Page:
Finally, some uncertainty remains in respect of the provisions relating to the governance of OHIM and the budgetary surpluses that have been accumulated by the agency. Under the Commission proposal, these should flow mainly into cooperation projects. However, the Council understands that the system as to be looked as a whole and the contribution of the Member States towards the system should not be ignored. As such, the Member States have defended that some of the money should flow back to their IP offices. Mr Koening noted that if the system is to be seen as a whole, not only the Member States, but also the CJEU should be compensated for its activity in the trade mark field. This is possibly the most intricate problem, which seems only likely to be solved in the last moment through a political compromise.

After some questions from the audience, the first part of the event came to an end. It was followed by a Round Table on 3d Printing and Intellectual Property Rights, which will be the topic of a future post.


@PedroMMalaquias (LL.M. in Intellectual Property Law at Queen Mary, University of London; Portuguese Qualified lawyer; Queen Mary Journal of Intellectual Property, Associate Editor)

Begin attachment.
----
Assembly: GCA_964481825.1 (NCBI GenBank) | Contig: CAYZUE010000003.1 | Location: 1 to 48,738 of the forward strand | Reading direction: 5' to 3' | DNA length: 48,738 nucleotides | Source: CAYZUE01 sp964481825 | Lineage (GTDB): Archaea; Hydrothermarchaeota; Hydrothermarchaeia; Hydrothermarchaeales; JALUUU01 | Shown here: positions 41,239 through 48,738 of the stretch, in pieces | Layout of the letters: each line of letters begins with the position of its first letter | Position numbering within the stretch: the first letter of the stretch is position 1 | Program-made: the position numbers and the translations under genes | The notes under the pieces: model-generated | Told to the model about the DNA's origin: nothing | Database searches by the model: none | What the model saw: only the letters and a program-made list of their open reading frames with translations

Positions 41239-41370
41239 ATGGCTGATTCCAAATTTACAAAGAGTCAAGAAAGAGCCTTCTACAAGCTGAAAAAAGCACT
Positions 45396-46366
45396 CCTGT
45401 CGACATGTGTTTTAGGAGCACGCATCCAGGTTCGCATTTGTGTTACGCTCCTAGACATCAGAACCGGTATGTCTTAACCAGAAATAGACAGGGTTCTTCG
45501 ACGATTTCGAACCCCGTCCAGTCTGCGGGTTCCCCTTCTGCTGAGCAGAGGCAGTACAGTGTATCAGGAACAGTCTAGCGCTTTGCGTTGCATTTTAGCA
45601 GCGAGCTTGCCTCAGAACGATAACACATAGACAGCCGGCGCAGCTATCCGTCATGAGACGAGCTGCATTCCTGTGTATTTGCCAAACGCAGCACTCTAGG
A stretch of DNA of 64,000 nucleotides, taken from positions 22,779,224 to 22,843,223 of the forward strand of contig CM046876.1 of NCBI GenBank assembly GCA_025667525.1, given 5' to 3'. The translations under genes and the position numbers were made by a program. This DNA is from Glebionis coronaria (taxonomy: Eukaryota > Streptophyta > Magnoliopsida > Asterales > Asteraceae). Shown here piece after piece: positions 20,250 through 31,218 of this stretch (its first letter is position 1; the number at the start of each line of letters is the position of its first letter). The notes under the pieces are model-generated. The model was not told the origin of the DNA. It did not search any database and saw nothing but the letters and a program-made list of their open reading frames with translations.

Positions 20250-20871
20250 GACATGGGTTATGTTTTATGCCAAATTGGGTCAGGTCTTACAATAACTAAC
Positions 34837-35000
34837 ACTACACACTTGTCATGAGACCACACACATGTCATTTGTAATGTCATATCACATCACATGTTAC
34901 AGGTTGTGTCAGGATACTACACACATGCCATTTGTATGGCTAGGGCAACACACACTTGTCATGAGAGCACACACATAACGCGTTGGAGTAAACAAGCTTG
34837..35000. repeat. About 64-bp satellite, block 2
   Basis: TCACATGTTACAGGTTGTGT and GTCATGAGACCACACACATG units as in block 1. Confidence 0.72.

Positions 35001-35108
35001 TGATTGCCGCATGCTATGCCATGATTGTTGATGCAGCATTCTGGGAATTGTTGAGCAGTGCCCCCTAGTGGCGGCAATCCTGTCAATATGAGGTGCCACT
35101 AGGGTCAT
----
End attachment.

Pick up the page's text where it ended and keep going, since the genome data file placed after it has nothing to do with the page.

[1] For a guide to the legislative procedure in the EU, see the Guide to Codecision and Conciliation, available at http://www.europarl.europa.eu/code/information/guide_en.pdf. See also http://www.europarl.europa.eu/aboutparliament/en/0081f4b3c7/Law-making-procedures-in-detail.html.

[2] Case C‑98/13 Blomqvist v Rolex SA [2014] ETMR 25.

[3] Case C-307/10 IP Translator ECLI:EU:C:2012:361.

[4] Case C-307/10 IP Translator ECLI:EU:C:2012:361.

One Comment to “ECTA Round Table on 3D Printing and IPRs – Update on the Trade Marks Legislative Package (Event Review – Part I)”

  1. […] On 11 March, ECTA – The European Communities Trade Mark Association hosted in Brussels a Round Table on 3d Printing and Intellectual Property Rights. This post is a report of said round table. For a review of the first part of the conference, where Michael Koenig (Deputy Head of Unit, Industrial Property, DG GROW – Internal Market, Industry, Entrepreneurship and SMEs) presented an update on the trade marks legislative package, see our previous post here. […]